Join DPReview editors Rishi Sanyal and Carey Rose on Facebook Live as they share their experience and answer your questions about the new Sony a9, Wednesday at 9:30 AM Pacific time. Click here for additional details and time zones
German media reports that the founders of the company behind the Panono 360-degree ball camera have filed for bankruptcy at a court in Berlin. Read more
With a claimed 800 new custom parts, Microsoft's updated Surface Pro comes with the latest Kaby Lake processors, better battery life, a new hinge, plus the Surface Pen is updated as well. Read more
DW Photo is attempting to resurrect the Hy6 medium format camera, though the legal tangles of its development may stop it being branded Rolleiflex.
The Kodak EKTRA, the company's 'camera first' smartphone, is now available to purchase in the United States. Read more
Apple and Nokia have settled their years-old patent dispute. Apple will make an undisclosed payment to Nokia and sign a licensing agreement related to digital health products with the Finnish company.
David Gibson, one of Britain's best known street shooters, shares all.
Photographers from the SKYGLOW project travelled 150k miles and took 3 million photos in increasingly rare locations: those without light pollution.
The world's fastest 200mm was produced for 16 years. In that time, only 8000 were made.
Photokina, the biennial photo industry trade show in Cologne, Germany, has announced that it will become an annual event beginning in 2018, and expand its focus to additional areas of imaging technology. Read more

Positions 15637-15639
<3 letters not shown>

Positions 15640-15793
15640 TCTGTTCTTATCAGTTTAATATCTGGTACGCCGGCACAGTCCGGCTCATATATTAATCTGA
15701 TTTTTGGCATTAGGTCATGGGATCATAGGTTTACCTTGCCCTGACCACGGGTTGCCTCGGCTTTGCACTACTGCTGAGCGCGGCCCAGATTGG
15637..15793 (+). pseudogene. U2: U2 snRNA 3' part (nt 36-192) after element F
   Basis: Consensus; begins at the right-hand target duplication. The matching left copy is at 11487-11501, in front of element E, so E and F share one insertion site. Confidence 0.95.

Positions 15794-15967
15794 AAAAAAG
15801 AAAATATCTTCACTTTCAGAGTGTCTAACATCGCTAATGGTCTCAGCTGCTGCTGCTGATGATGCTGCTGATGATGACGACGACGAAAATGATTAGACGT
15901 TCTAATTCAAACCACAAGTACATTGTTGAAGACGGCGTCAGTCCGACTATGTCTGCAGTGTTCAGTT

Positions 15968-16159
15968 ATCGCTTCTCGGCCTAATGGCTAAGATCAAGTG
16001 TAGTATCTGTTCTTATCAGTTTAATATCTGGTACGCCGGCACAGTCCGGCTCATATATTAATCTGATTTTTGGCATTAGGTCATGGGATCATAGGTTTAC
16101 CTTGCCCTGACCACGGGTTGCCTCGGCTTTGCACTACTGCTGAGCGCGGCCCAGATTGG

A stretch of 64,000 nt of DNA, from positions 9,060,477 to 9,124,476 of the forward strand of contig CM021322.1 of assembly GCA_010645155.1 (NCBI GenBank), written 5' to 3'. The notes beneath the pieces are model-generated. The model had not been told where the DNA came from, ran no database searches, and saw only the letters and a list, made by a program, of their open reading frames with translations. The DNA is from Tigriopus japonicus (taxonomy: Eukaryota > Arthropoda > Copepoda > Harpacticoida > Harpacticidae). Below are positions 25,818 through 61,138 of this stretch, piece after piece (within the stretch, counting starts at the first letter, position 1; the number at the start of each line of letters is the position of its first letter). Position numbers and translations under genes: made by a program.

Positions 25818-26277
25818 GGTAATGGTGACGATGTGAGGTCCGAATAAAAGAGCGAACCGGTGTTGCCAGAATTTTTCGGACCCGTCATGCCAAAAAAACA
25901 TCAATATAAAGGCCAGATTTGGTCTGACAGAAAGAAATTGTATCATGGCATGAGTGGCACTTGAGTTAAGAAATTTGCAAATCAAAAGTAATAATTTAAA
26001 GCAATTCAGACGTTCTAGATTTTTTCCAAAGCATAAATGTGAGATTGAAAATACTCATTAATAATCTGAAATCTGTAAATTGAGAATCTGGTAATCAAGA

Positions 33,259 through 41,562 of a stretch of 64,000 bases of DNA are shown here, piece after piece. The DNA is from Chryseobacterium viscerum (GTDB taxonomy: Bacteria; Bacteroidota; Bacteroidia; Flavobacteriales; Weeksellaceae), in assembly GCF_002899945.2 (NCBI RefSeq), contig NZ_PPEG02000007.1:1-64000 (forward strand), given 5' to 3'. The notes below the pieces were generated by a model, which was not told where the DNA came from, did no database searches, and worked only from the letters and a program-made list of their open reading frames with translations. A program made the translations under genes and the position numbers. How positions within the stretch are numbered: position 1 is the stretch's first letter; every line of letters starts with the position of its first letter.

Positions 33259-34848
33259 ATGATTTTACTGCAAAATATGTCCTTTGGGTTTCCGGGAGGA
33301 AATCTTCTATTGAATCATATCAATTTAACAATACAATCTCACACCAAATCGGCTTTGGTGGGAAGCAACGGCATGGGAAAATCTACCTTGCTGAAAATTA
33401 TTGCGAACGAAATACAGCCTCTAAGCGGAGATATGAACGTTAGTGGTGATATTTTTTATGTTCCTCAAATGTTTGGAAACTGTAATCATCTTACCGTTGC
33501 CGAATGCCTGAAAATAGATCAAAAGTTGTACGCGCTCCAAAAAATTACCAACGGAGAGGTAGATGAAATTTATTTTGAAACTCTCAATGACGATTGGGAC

No mic socket? No problem. In this video, Daniel Peters at Photo Gear News shows you how to make a lapel microphone using just a smartphone and a pair of earbuds.
How does the iPhone 7 Plus stack up against the Arri Alexa cinema camera? Watch this short video to find out.
Canon Australia's video series "The Lab" is designed to make photographers experiment and think outside the box. In the latest video a group of photographers create images based on their sense of taste.
The GH5 is expected to get a firmware update this summer to support 400Mbps internal recording. NewsShooter explores what memory cards you'll need to make it work.
Microsoft's new Surface Pro offers Intel's latest processor generation and improved battery life.
Riding a mountain bike downhill is dangerous enough in daylight, but potentially lethal at night. Which is where drones come in.
Rumors abound that Canon (and maybe Nikon) may produce a mirrorless camera based using their existing DSLR mount. Does this guarantee immediate great lens choice or a perpetually second-rate experience? Read more
According to rumors, the next camera from Nest will be able to capture 4K video, though that resolution will be only used for 'virtual' pan and tilt functions.
Boundary's Prima 'fully modular' backpack is expandable to 30L and has a removable camera case and tablet sleeve. Early Kickstarter backers can get one for $189.
Stanley Greene captured 'brutally honest' photographs in the war zones of the Middle East, Chechnya and Georgia. He was also one of the few African-American photographers working internationally.
Owners of Leica M cameras that suffer from peeling CCDs will be able to claim a free repair in the future so long as the camera was purchased within five years of the fault becoming apparent, the company has announced. Read more
The Carl Zeiss Jena BIOTAR 75mm F1.5 Red T lens is very rare and priced accordingly. It can be yours today for the low, low price of $15,000.
The MIT’s Computer Science and Artificial Intelligence Laboratory (CSAIL) has developed a drone that does not require any human control for recording tracking shots. Read more
In this terrifying video, Iraqi journalist Ammar Alwaely narrowly misses a sniper's bullet, which takes out his chest-mounted GoPro. Warning: strong language. Watch the video
A new report expects action camera growth to increase about 15% by 2021, with Ultra HD cameras driving demand. Read more
Profiles for Adobe Photoshop and Lightroom have been released for Irix's ultra-wide 11mm and 15mm primes. Like all profiles, these correct for distortion and vignetting.
An upcoming firmware update from DJI will cripple its drones unless they are 'activated' on the company's website. Live streaming will be turned off and flight radius/altitude will be limited.